I discovered vi/vim only yesterday
on my ubuntu I didn't have vim installed, only vi
I enjoyed its simplicity and minimalism

then I decided to try vim too, ran sudo apt install vim, played with it

Today I tried turning on simpler vi again, but it opens only vim

How do I return back to simpler version without uninstalling vim?


In fact the "simpler version" on Ubuntu is also a Vim. Vim can be compiled with more or less features. The "simple" Vim is still available as vi.tiny (at least on Ubuntu 16.04).

I would recommend to just use the full-featured Vim (called "Huge version"). It has things like syntax highlighting and a lot more.

BTW: If you want to use Vim with graphical UI, you can install it with

sudo apt-get install vim-gtk3

How to start?

Well, Vim (and even the smaller Vim) is a very powerful editor. And like every powerful software there is a lot to learn. At the beginning it will be hard and you will be slow, but that will improve.

For the first steps start the program vimtutor. It loads a text file as a tutorial and teaches you the basic move and editing commands.

Also the help of Vim is very good and extensive. You could start with

:help user-manual

And you are always welcome to ask questions here. Be prepared that a lot of answers will contain a reference to some help topic. Don't worry, we all know that finding the correct help topics is sometimes difficult for a beginners.

One last tip: Vim is highly configurable using a file called vimrc. Don't just copy some fancy configuration from somewhere. You may use them as inspiration, but you should build up your own configuration as you learn.

  • I feel overwhelmed by commands in Vim, so I wanted to train on smaller set of Vi first Oct 19 '19 at 13:59
  • @NooneAtAll The command-set of the smaller Vim version is not so much smaller and when you ask questions here, the guys answering will assume a full featured Vim. I've added a section "How to start?".
    – Ralf
    Oct 19 '19 at 15:15
  • so this is not all there is in ubuntu-pseudo-Vi? Oct 19 '19 at 15:57
  • @NooneAtAll These are only the basics. vimtutor handles most of them and a few more.
    – Ralf
    Oct 19 '19 at 16:12
type -a vi

will give you the full path(s) to the vi(m) executable(s) .

Most likely the simpler version is vim.tiny or vim.basic.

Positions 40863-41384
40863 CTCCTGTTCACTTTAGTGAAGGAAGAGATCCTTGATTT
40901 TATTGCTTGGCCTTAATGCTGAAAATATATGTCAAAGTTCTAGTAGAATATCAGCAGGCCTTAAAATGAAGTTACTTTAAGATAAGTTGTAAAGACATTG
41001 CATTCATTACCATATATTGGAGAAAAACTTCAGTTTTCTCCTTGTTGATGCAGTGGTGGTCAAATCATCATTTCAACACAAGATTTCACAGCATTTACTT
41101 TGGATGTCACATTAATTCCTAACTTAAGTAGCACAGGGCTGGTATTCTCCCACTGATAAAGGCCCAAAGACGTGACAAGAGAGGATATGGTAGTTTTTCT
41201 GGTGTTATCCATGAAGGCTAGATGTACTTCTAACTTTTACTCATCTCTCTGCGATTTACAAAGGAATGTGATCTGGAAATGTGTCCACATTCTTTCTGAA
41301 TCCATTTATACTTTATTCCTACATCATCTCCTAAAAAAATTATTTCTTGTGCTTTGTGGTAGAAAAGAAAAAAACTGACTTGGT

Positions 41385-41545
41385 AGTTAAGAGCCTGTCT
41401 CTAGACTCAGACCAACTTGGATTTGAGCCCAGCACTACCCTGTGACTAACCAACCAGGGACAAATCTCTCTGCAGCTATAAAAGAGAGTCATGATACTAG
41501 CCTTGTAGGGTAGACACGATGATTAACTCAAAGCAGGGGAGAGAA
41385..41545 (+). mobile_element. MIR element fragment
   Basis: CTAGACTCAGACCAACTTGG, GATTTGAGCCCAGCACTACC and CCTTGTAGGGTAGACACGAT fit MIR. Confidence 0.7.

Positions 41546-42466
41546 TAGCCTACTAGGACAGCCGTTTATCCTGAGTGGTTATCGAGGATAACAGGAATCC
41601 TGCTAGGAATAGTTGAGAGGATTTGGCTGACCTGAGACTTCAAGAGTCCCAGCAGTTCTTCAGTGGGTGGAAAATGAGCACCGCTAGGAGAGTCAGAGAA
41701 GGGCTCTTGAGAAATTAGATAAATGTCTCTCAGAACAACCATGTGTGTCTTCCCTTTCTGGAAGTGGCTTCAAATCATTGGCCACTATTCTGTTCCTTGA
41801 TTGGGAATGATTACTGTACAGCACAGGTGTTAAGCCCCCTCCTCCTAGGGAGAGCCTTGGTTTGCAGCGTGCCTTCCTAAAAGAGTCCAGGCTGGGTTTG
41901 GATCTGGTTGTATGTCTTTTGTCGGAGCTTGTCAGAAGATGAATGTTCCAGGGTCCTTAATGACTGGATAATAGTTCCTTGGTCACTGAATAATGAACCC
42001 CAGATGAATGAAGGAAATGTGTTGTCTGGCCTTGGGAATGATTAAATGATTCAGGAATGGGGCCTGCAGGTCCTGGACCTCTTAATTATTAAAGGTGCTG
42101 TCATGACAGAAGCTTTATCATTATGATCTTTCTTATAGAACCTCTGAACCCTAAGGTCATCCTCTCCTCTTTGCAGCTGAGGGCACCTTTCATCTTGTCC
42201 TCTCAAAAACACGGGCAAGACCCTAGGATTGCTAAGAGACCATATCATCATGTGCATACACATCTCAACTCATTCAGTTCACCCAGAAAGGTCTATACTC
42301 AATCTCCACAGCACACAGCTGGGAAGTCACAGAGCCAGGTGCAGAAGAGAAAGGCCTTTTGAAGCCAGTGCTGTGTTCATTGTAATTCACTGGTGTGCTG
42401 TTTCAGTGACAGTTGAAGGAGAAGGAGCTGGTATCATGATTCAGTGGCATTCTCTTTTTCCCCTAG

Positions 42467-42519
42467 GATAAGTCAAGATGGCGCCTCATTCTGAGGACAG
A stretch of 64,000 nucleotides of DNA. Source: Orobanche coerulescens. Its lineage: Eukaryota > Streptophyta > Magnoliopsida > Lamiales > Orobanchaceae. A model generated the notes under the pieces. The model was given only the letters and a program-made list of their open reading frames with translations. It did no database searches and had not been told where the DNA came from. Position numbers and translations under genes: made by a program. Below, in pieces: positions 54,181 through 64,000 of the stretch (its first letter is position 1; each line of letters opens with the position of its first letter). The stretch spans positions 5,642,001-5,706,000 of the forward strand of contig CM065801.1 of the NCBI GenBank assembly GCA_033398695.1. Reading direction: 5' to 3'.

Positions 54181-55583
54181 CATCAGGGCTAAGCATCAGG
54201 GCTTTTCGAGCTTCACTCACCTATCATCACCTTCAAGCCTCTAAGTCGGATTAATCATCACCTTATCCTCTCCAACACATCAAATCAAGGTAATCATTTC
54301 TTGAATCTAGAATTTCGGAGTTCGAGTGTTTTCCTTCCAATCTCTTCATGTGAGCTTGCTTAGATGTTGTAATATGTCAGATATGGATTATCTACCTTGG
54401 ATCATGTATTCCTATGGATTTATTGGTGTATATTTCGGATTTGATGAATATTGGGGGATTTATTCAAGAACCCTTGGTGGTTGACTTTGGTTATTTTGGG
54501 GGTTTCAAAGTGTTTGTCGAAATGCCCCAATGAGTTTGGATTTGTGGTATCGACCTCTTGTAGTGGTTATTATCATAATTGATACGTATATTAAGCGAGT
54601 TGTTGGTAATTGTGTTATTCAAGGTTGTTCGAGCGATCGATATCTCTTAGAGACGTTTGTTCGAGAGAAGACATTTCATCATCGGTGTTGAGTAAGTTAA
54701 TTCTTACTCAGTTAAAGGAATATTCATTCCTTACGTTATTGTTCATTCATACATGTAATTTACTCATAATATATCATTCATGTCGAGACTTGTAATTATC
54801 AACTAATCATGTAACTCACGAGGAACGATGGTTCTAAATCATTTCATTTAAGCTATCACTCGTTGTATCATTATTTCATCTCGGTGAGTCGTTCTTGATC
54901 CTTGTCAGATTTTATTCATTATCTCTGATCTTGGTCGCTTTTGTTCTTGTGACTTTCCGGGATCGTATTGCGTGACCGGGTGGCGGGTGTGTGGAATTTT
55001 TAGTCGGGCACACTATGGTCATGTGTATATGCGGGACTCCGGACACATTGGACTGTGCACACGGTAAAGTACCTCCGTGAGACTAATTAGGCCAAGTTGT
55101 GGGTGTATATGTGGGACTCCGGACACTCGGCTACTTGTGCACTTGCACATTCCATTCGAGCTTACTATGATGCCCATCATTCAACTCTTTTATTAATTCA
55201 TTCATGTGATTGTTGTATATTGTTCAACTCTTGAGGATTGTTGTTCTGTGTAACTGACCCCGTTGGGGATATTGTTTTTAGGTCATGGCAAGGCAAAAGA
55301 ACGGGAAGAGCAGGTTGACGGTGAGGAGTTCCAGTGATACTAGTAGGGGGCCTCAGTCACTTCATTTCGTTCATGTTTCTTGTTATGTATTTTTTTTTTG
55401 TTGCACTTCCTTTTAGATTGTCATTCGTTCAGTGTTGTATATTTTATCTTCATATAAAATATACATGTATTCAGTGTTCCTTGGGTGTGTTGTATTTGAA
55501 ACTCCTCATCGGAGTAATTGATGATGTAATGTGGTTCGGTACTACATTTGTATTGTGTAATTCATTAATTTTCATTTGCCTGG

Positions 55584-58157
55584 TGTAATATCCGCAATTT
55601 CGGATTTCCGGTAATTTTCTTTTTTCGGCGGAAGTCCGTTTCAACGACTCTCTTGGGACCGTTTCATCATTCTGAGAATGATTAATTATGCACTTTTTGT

Then you can create an alias to whichever version of vi(m) you want.


You mentioned that you are running on Ubuntu.

This means that the executable called vi is the same one as vim, unless you've gone out of your way to install another vi-compatible editor and changed it to be the default, which is unlikely.

The name Vim is an abbrevation of "VI iMproved". vi is an editor in its own right. Vim is based on a vi clone called stevie, but it has accumulated features over the years and now has many features that are not present in the original vi or in stevie.

Under certain circumstances, vim will run in vi-emulation mode, which disables many of the extensions.

You can force vim to run in vi emulation mode by putting set compatible in your .vimrc like so.

" ~/.vimrc file

" turn on vi-compatibility
set compatible

However, vim is a complicated program with many obscure features. If it's important to you to have an editor that's very simple overall, there are some choices. Keep in mind, though, that getting help with unpopular editors is much harder than getting help with vim or emacs issues.

  • nvi available via apt-get install nvi ... a re-implementation of the original vi editor with few additional features.
  • elvis available via apt-get install elvis-tiny ... another small vi clone.

And some that aren't vi-compatible.

  • mg -- editor that emulates the keybindings of gnu emacs. (apt-get install mg)
  • nano -- another simple editor. (apt-get install nano if it is not already installed). nano is very popular, but it's somewhat hard to get help with because the editor has so few features.

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